Reaction to last week’s revelation that the University of Wisconsin System has built a $648 million reserve fund has run the gamut, from hyper-critical to shrugs of indifference.
While some Republican lawmakers have been up in arms, others say the idea of a public university carrying a surplus from year to year is nothing new.
“The UW System is in the range of other large systems in terms of its reserve,” said UW-Baraboo/Sauk County Dean Tom Pleger. “I think from a business perspective, it’s good to have reserves because it helps you respond to volatility.”
The state’s non-partisan Legislative Fiscal Bureau released an audit last week that showed cash balances from hundreds of accounts throughout the system’s campuses have left UW with $648 million in reserves from tuition hikes on students.
During questioning by lawmakers last week, UW System President Kevin Reilly said that’s on par with, or even less than, the surpluses of many similar large, public university systems nationwide.
He also said UW has plans to use $441 million of the surplus, and the remaining $207 million is enough to cover three months of operations. The reserve amounts to just more than 25 percent of the system’s unrestricted budget.
Locally, UW-BSC’s portion of the surplus is about $240,000.
That’s roughly 6 percent of the two-year campus’ annual budget, Pleger said.
The savings allow the university to supplement its food program costs and make emergency purchases when needs arise throughout the year, among other things. Pleger said a greater concern for him is ensuring that future funding is sufficient to retain quality faculty.
Some staff make less than they did six years ago due to furloughs, and those that haven’t received promotions have not had a raise in four years, he said.
“But I do agree there needs to be good dialogue between the UW System and the Legislature so people understand what’s a good reserve for the system to have,” Pleger said.
Republican lawmakers had harsh criticism for Reilly during a budget committee hearing this week, calling the surplus revelation “unjustifiable” and “appalling.”
Gov. Scott Walker asked the Legislature to reduce a funding increase allocated in his proposed budget from 2 percent to zero.
On Thursday, leaders of the Legislature’s Joint Audit Committee ordered an inquiry into the matter by state Auditor Joe Chrisman.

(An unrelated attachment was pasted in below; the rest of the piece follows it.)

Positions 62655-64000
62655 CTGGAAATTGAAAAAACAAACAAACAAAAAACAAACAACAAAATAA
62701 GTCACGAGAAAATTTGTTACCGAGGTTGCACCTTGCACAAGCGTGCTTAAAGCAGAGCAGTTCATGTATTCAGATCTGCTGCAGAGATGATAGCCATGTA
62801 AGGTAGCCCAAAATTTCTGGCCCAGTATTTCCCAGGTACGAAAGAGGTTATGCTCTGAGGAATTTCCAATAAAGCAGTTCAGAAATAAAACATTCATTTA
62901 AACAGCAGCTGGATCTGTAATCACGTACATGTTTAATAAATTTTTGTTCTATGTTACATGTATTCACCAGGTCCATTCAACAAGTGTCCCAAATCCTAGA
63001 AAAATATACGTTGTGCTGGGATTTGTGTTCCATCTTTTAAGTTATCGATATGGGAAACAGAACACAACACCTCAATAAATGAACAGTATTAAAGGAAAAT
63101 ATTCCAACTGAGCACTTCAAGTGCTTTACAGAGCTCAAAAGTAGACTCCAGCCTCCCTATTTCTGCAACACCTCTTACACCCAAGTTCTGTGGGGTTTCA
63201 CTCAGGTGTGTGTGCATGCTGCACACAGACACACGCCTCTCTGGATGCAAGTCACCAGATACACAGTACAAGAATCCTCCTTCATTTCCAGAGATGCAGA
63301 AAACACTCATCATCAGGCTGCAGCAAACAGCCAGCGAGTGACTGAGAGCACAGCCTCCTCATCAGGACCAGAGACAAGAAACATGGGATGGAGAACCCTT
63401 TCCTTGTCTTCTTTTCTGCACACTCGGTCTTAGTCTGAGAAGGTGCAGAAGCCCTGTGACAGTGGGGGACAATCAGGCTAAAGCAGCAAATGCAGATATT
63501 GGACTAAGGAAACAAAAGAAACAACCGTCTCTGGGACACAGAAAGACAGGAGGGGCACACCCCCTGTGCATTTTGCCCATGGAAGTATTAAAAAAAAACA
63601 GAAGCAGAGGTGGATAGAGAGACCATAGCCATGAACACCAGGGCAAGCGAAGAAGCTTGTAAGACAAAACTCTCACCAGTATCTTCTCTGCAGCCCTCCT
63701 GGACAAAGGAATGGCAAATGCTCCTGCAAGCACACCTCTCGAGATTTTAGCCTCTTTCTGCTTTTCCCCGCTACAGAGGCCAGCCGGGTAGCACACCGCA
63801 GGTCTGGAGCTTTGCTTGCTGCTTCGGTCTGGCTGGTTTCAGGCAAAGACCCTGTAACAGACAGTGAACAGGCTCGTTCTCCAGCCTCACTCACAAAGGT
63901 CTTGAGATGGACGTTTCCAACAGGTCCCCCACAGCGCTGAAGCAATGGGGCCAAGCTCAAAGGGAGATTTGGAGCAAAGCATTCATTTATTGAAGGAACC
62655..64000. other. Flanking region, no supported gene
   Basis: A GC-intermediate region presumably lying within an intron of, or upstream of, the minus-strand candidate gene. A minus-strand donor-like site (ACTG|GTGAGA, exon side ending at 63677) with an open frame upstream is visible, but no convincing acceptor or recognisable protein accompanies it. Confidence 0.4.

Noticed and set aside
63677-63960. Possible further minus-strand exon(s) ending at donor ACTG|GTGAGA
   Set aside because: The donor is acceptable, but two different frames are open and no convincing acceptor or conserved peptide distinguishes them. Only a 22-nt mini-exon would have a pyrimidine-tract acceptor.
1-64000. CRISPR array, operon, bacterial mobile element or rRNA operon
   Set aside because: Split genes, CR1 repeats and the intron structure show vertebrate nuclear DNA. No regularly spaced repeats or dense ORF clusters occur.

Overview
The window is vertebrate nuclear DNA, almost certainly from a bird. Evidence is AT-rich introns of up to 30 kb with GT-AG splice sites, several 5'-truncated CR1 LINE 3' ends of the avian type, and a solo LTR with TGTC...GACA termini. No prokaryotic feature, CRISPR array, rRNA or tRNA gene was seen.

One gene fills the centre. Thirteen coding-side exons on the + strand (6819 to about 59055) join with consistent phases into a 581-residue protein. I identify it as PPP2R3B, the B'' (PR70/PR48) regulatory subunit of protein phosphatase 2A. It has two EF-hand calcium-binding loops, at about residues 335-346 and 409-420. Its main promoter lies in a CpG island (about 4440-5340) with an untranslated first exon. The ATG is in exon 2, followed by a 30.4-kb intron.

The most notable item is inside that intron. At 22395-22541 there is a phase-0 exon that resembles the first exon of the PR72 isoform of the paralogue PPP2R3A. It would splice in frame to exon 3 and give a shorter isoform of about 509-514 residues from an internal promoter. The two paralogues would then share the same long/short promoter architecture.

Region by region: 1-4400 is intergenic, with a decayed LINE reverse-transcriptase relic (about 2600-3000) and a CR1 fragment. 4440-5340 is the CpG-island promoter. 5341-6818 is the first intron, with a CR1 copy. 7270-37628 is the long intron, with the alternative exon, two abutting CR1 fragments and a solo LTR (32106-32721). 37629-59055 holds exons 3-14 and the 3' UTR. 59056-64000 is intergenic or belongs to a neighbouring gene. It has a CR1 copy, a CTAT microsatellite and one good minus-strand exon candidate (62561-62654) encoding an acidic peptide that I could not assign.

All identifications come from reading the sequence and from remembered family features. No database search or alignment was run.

“I don’t know if it’s egregious,” said Rep. Ed Brooks, R-Reedsburg. “I can certainly understand having a surplus in some circumstances.”
Brooks said more information is needed to determine whether the balance is appropriate. But he said much of the frustration comes from the fact that the surplus has nearly doubled since 2009, and the UW System has hiked tuition by the maximum 5.5 percent in each of the last six years.
Brooks said UW has a credibility issue it must deal with. And future discussions should focus on keeping tuition affordable for middle class students.
Reilly has called for a 2 percent increase in each of the next two years, while Republican lawmakers have requested that it remain frozen.
But it’s not only Republicans that are calling for the freeze.
Rep. Fred Clark, D-Sauk City, said he supports keeping tuition at current levels over the next two years.
However, Clark said, lawmakers’ criticism of UW leaders has been overblown. The system must keep a reserve, especially in light of the uncertainties it faces — such as declining funding from the state and an anticipated decrease in enrollment.
“I think there’s been a lot of overreaction,” he said. “The idea that it’s somehow wrong to have cash reserves is kind of a strange notion. We want the state to have a rainy day fund. You want your bank to have cash reserves. Why we want the UW System to be broke is beyond me.”
Clark also said the hyped-up rhetoric among some lawmakers paints a bad picture of the university system in the eyes of the public at a time when state leaders should be trying to boost out-of-state enrollment.
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